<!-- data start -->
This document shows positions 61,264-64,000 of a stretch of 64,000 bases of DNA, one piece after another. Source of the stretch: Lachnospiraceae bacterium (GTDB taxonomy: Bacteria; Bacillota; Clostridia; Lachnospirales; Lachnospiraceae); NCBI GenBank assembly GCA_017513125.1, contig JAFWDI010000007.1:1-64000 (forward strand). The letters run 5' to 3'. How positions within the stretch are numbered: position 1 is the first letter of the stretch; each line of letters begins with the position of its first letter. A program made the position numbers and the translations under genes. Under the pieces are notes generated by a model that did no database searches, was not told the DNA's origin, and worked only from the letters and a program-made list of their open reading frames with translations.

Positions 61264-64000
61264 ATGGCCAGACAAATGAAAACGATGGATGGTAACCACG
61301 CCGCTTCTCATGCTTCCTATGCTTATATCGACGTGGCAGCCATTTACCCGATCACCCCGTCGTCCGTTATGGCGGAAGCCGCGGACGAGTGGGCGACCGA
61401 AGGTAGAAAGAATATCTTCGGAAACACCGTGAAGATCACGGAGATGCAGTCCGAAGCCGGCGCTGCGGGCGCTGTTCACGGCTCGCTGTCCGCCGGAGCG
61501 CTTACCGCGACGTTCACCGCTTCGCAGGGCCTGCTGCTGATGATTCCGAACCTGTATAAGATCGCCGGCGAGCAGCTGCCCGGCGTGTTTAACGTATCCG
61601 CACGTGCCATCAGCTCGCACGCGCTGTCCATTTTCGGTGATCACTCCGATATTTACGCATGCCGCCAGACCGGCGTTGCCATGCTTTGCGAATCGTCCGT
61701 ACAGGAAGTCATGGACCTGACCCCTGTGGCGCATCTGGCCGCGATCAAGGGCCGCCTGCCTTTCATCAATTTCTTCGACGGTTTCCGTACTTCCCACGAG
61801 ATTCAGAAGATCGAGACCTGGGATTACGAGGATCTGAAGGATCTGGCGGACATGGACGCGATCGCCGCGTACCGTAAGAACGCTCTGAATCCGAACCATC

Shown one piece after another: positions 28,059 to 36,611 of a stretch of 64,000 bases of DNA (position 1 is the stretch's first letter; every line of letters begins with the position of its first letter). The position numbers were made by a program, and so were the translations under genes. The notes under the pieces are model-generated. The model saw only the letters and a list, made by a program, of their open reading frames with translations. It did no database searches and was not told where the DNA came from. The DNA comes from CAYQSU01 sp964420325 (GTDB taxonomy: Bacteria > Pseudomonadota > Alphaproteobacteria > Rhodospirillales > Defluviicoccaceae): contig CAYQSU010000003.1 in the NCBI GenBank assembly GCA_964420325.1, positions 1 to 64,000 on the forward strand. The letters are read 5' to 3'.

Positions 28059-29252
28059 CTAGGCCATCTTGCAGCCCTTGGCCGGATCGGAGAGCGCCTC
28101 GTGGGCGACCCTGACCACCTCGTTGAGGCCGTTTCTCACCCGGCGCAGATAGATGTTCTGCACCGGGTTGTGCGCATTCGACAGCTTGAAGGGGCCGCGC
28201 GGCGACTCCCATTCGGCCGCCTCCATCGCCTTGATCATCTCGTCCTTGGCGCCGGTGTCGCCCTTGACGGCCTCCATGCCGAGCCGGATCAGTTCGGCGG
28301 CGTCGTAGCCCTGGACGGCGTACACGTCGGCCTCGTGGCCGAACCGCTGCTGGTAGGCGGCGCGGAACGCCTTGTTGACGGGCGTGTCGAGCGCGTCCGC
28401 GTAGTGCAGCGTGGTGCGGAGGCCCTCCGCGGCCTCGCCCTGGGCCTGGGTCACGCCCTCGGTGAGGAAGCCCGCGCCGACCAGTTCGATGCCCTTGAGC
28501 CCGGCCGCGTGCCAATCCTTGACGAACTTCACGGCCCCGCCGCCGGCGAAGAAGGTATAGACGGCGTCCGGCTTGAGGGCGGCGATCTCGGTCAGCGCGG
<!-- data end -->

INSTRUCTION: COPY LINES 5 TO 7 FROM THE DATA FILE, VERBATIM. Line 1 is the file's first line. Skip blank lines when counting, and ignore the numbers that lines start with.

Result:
61401 AGGTAGAAAGAATATCTTCGGAAACACCGTGAAGATCACGGAGATGCAGTCCGAAGCCGGCGCTGCGGGCGCTGTTCACGGCTCGCTGTCCGCCGGAGCG
61501 CTTACCGCGACGTTCACCGCTTCGCAGGGCCTGCTGCTGATGATTCCGAACCTGTATAAGATCGCCGGCGAGCAGCTGCCCGGCGTGTTTAACGTATCCG
61601 CACGTGCCATCAGCTCGCACGCGCTGTCCATTTTCGGTGATCACTCCGATATTTACGCATGCCGCCAGACCGGCGTTGCCATGCTTTGCGAATCGTCCGT